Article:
Physical performance enhanced by beetroot 'superjuice'
Next time you're making your morning nutribullet with fruit and veg, adding some beetroot may well help to enhance your day's physical performance, according to scientists.
A research group involving UWA School of Sport Science, Exercise and Health's Dr Peter Peeling is examining the influence beetroot supplements have on physiological and performance outcomes in elite kayakers.
The study measured the performance of six national-level male kayakers undertaking laboratory-based four-minute ergometer tests, and five international-level female kayakers competing in a field-based kayaking time trial after swallowing beetroot 'shots'.
Dr Peeling says a 70mL beetroot supplement was effective in improving the task economy of the male kayakers—with a given work output able to be sustained for less of an oxygen cost.
And using a double shot (140mL) among female participants during a 500 metre time-trial, resulted in a performance improvement of 1.7 per cent.
"Given that the margin between gold and silver medals in the Men's K1-1000m and the Women's K1-500m races at the 2012 London Olympic Games was 0.3 per cent and 1.0 per cent respectively, the relatively small performance changes that we recorded are clearly relevant," he says.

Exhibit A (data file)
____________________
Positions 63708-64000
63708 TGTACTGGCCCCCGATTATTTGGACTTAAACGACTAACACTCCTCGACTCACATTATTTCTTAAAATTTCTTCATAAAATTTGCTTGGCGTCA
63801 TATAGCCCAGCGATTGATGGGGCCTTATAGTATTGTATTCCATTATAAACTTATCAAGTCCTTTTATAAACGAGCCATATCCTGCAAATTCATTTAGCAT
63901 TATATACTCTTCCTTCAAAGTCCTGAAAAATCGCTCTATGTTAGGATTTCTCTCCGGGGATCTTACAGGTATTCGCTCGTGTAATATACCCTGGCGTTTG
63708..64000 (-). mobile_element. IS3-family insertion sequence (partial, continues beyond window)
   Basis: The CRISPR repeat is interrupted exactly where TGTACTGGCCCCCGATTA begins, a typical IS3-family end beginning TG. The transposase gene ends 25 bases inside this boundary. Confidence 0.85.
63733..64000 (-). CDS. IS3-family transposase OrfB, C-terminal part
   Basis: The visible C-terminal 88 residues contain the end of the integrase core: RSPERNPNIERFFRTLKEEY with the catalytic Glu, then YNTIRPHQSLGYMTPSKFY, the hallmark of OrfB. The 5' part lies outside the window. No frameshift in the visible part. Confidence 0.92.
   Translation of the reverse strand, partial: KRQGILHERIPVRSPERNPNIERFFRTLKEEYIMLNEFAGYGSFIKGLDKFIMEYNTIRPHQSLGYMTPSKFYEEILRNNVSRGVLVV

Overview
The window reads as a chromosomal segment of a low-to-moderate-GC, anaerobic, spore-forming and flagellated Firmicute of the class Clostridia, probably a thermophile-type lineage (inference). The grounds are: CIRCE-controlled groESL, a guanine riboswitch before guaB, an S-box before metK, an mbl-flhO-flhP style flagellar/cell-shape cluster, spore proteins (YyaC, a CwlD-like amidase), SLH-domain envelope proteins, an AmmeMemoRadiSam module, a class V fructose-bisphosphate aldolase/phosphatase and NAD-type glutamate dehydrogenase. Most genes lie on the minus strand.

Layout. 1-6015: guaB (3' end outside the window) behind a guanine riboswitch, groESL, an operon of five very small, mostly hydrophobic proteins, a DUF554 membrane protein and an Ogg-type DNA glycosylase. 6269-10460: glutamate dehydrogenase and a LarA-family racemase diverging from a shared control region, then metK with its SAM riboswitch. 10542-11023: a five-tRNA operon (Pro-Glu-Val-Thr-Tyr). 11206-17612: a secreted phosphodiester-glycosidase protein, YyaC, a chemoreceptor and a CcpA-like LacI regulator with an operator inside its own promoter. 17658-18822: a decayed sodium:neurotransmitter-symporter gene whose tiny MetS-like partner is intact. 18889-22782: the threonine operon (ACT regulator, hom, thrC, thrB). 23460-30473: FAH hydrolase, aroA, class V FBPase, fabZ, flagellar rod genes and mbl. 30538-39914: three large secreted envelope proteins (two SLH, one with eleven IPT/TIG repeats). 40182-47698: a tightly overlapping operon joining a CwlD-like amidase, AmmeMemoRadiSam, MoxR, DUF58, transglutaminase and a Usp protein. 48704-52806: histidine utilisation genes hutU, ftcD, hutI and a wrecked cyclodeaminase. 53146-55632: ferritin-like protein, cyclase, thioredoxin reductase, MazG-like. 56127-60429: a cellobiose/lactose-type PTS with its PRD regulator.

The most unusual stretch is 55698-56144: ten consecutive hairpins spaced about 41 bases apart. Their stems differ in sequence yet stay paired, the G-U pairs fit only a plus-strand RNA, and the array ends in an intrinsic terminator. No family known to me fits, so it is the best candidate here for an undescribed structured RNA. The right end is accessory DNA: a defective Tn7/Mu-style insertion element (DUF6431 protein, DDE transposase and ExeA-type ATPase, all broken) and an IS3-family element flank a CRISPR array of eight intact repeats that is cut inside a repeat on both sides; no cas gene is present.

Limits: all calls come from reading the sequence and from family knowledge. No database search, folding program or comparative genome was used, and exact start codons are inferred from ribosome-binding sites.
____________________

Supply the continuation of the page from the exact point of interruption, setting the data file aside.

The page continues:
Dr Peeling says beetroot juice is now commercially-available in supermarkets—similar to sport drinks like Gatorade.
It's the nitrate in beetroot juice that improves the efficiency of the cell's energy factory—the mitochondria—allowing the cell's energy currency 'ATP' to be spared during muscular activity, resulting in a decreased oxygen cost for a given task.
He says they found consuming the juice two to three hours pre-race benefitted the athletes.
But similar benefits may be possible just from increasing the dietary consumption of other good natural sources of nitrate—such as rocket, spinach, strawberries and cherries—for a few days prior to racing, he says.
"If you can get 300-400mg of nitrate-containing vegies [two to three cups] in a nutribullet, you could have yourself a natural super juice."
Dr Peeling says the findings can extend beyond kayaking to activity that takes a similar duration of two to four minutes, as well as cycling time trials up to 16km.
He says beetroot juice can be good for longer endurance events such as marathons, and the effect may be greater when athletes suffer increased levels of hypoxia (oxygen deprivation).
This article first appeared on ScienceNetwork Western Australia a science news website based at Scitech.